Nelson happy to join Pistons playoff push and finds ‘the same Stan’ calling the shots

AUBURN HILLS – It’s been nearly six years since Jameer Nelson last played for Stan Van Gundy, but not much has changed.

“Still the same Stan,” Nelson grinned after Saturday’s Pistons practice, his first since Thursday’s trade with Chicago gave Van Gundy some injury insurance at point guard until Reggie Jackson returns. “He’s saying the same things about the same people in the same positions. He’s a hell of a coach. His preparation is, to me, probably the best I’ve seen. Not taking away from anybody else, but he’s a workhorse. It shows in his effort to get guys ready to play.”

Nelson was 25 and in his fourth NBA season when Van Gundy took over in Orlando 11 years ago. He sees the haranguing he took then through a different lens today.

“A lot of things you complain about, you miss,” he said. “The passion that he has for the game, his preparation, his willingness to teach you. You realize he’s doing all that yelling and screaming, it’s because he wants to win. He wants to win probably more than anybody that I’ve been around and he’s put that in myself and all his players if you want to take that from him. It’s harder for younger guys to understand that and it was for my first year, but after that he helped me become who I am.”

Their reunion could have come sooner, Nelson said, but he chose Denver in free agency in the summer of 2015, likely because he saw a greater opportunity there with Reggie Jackson entrenched as the starter in Detroit. When New Orleans included Nelson in last week’s trade to Chicago for Nikola Mirotic, Nelson and Bulls management quickly agreed that given their current circumstances they weren’t a match.

“With the direction they’re going in, where I’m at in my career, I wanted to go to a team that was making a playoff push or in the playoffs,” he said. “It wasn’t a shock to me that I got traded.”

Nelson still had a spot in New Orleans’ rotation, playing 21 minutes a game and averaging 5.1 points and 3.6 assists while shooting .364 from the 3-point line, near his career average of .369. He started 39 games for Denver a year ago, averaging 9.2 points and 5.1 assists.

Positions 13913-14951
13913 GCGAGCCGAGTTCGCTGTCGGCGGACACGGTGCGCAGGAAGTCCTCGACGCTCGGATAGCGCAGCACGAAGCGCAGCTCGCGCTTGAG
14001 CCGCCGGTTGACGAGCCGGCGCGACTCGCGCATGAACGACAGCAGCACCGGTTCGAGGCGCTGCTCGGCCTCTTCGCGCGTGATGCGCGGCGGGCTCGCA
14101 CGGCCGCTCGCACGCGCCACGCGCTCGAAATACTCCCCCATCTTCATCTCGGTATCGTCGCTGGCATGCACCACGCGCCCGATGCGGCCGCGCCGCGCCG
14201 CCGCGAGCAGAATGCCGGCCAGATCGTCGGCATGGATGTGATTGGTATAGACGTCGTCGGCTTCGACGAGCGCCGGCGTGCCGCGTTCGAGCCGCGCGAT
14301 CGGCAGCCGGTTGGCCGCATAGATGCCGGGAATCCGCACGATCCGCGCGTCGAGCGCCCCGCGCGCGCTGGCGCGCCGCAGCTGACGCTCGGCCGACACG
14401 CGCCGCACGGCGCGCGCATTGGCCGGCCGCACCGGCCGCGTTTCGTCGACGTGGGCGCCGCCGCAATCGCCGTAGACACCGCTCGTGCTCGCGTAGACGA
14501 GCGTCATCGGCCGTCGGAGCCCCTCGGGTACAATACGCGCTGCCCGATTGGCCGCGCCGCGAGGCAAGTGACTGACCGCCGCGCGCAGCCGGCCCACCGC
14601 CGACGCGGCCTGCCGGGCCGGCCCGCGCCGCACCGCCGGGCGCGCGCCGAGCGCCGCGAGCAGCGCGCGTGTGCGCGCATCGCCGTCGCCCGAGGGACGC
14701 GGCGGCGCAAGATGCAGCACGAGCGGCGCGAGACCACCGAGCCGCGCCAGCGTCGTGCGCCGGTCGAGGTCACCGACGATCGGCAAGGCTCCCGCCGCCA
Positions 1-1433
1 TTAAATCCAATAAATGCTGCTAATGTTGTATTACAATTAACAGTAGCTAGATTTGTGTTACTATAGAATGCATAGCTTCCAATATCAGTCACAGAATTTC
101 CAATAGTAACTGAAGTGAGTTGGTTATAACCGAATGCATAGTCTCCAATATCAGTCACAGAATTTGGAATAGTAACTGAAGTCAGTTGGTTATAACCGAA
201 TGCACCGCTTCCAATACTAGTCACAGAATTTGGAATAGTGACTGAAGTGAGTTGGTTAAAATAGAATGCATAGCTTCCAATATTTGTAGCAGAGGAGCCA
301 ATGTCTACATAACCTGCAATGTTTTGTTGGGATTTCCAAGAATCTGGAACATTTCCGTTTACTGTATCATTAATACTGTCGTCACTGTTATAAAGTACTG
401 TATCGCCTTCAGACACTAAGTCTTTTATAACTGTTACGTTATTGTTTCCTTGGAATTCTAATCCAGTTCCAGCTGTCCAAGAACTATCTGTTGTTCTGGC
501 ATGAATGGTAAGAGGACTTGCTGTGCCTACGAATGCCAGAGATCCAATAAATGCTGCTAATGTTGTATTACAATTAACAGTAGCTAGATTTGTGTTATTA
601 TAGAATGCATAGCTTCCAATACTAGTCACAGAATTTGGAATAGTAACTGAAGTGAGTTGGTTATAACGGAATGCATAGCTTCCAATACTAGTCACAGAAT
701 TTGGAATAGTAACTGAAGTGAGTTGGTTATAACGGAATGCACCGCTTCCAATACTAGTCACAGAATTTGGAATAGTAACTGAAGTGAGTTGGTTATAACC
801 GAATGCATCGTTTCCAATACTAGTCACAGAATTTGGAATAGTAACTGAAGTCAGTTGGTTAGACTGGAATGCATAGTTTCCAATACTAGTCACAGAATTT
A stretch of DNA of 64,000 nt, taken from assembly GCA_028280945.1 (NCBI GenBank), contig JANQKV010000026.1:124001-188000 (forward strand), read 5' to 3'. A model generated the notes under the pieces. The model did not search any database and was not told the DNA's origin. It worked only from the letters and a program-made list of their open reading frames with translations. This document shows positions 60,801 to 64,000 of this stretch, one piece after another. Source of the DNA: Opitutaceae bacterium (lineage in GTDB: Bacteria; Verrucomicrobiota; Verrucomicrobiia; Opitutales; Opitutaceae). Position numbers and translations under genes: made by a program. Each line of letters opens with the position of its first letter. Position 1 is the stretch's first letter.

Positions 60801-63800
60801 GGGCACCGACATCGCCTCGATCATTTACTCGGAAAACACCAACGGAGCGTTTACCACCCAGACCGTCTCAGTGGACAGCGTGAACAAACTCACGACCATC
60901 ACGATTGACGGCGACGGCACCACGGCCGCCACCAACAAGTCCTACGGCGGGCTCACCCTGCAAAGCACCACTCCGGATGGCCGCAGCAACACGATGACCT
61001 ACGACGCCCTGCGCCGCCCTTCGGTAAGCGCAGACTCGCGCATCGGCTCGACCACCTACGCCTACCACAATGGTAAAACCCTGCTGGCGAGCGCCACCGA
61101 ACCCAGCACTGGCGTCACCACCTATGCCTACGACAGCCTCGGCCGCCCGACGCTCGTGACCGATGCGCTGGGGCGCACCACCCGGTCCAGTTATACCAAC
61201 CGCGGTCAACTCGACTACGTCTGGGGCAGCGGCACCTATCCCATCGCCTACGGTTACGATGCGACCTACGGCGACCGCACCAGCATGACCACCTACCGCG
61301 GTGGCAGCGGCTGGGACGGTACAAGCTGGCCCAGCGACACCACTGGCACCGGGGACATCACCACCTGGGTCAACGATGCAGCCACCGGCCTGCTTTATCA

Van Gundy said Friday that Nelson isn’t going to be rushed into a rotation that includes Ish Smith as the starter and Langston Galloway – like Nelson, a product of St. Joseph’s – behind him currently with Dwight Buycks available, as well. But with Jackson likely to miss another three weeks or more, Van Gundy saw an opportunity to add a veteran who could be trusted with rotation minutes if Smith were to miss any time.

“I don’t have any expectations,” Nelson said, “other than come in and work every day, try to help the team get better, try to help Stan with the guys and other coaches with the team. Just mentorship and leadership. But if he puts me in the game, I’m going to play. If not, I’m going to be the best teammate like I’ve always been.”

How good a teammate? Nelson every summer rents a gym near his native Philadelphia home so he and teammates – or the dozens of various acquaintances he’s made over a 14-year NBA career – have a place to work out. Among the participants last summer: Galloway.

“We worked out a little bit. He came and worked out with me for a few days,” Nelson said. “We were always cordial, always talked. He’s a great dude. I’m looking forward to working with him. He’s a pro’s pro and a hard worker, so it’ll be fun. It’s going to be a fun run. We’ve got I don’t know how many games left, but we can make a push and get into the playoffs and do some things well if we get there.”

Nelson also crossed paths with Smith, who spent parts of the 2011-12 and 2012-13 seasons in Orlando.

“He’s turned out to be a great player,” he said. “People can say what they want about Ish – he can’t do this, he can’t do that – he’s proven everybody wrong. It’s always going to be something that somebody doesn’t like about you. What I like about him is he sees right past that and that’s what makes him good. He sticks with what he knows.”

Nelson will have an easy entrée into his post-playing days should he decide to coach or get on a management path. But he’s not quite there yet.

“That’s a little premature – I’m still playing,” he said. “But I’m never going to shut a door or turn down an opportunity to be around the game of basketball. This is something that I love and I feel like I have a lot to give back to the game. I love it. I love being around it. My family loves being around it. I’ve developed so many great relationships with so many guys in terms of coaches and players, equipment managers. I was telling people the other day, that’s what I missed that year we had the lockout. It’s just one of those things. Eventually, when that bridge comes, I’ll cross it.”

In the meantime, he’s happy to have a familiar face yelling at him again.

“Dream come true,” he laughed.